"Here cometh the she-wolf that hath devoured the food of our tribe," she wailed, intense bitterness in her voice. "Yea, by her cajolery she persuaded our men to give unto the traders from the south our precious food. And now we starve! Yea, she hath robbed us. She is as the breath of winter, as the blackness of the night."

Along the line of wailing women Tongiguaq's reproach was suddenly taken up. As Annadoah walked by them they did a strange thing. The natives fear their dead—they never even mention their names. For possessed of great power are the dead, and they can wreak, as befits their moods, unlimited good or ill. Believing they could persuade the dead to array themselves against Annadoah, the women took up Tongiguaq's denunciation and reviled Annadoah in their weird chant to the departed. Annadoah wrung her hands and wept. Bitter and jealous because the white chief had selected her during his stay, their bosoms full of the harbored ill will and envy of years because she had been the most desired by the young men of the tribes, the women now invoked curses upon the deserted and unprotected girl through the medium of the incorporeal powers.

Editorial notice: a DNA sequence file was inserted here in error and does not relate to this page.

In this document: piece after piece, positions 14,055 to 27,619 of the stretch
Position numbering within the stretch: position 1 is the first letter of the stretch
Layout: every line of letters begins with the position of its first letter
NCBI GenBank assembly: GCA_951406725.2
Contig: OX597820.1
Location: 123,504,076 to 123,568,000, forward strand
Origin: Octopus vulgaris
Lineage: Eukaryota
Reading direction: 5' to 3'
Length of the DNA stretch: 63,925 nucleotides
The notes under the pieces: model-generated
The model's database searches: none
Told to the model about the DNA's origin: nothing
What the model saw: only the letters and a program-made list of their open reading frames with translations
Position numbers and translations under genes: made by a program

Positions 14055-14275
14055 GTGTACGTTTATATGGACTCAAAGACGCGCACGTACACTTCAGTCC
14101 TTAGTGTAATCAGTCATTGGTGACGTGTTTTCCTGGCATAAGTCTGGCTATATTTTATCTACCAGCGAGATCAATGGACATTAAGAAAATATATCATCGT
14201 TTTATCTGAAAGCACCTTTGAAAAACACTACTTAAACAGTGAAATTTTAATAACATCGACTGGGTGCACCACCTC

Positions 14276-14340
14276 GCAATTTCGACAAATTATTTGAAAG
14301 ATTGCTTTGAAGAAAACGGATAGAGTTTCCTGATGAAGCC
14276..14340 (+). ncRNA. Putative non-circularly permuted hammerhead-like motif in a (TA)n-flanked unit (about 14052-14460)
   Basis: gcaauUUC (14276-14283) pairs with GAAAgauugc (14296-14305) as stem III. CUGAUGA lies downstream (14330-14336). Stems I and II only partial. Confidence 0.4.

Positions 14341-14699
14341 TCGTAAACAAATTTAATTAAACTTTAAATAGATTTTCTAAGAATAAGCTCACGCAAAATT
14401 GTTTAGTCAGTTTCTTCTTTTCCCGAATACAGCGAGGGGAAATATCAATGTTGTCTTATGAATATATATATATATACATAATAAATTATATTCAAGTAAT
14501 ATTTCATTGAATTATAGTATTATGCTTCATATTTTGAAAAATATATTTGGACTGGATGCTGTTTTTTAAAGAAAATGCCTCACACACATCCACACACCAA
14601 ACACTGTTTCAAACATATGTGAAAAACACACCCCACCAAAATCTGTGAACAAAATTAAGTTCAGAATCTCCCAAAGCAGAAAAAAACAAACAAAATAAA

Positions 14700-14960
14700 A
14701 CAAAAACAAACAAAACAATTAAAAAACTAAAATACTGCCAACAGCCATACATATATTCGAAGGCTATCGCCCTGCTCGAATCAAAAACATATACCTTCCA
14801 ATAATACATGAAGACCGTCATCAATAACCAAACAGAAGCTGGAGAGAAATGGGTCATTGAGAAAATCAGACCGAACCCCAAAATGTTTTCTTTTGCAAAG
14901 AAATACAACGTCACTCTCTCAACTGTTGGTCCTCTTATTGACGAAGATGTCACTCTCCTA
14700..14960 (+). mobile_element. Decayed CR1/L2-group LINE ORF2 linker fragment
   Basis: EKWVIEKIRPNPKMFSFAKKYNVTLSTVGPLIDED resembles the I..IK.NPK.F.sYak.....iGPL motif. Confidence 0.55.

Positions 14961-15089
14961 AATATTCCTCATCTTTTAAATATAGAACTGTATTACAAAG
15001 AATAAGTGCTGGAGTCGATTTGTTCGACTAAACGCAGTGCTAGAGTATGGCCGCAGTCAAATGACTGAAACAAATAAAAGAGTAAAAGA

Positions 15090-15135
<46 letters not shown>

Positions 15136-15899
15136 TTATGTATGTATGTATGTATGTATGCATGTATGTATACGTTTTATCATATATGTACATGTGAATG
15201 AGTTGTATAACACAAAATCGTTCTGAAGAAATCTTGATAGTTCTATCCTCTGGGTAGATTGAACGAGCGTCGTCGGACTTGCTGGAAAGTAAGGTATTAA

The dread of it filled poor Annadoah's heart. She quailed at the bitter execrations called upon her head. Instinctively her hand reached through the opening of her ahttee and she clutched at a piece of old half-decayed skin. This was a remnant of her mother's father's clothing, a amulet given her as a child, when saliva from the maternal grandfather's mouth had been rubbed on her lips, and which she believed protected her from ill fortune.

"Io-ooh! io-oh!" Annadoah moaned in pain.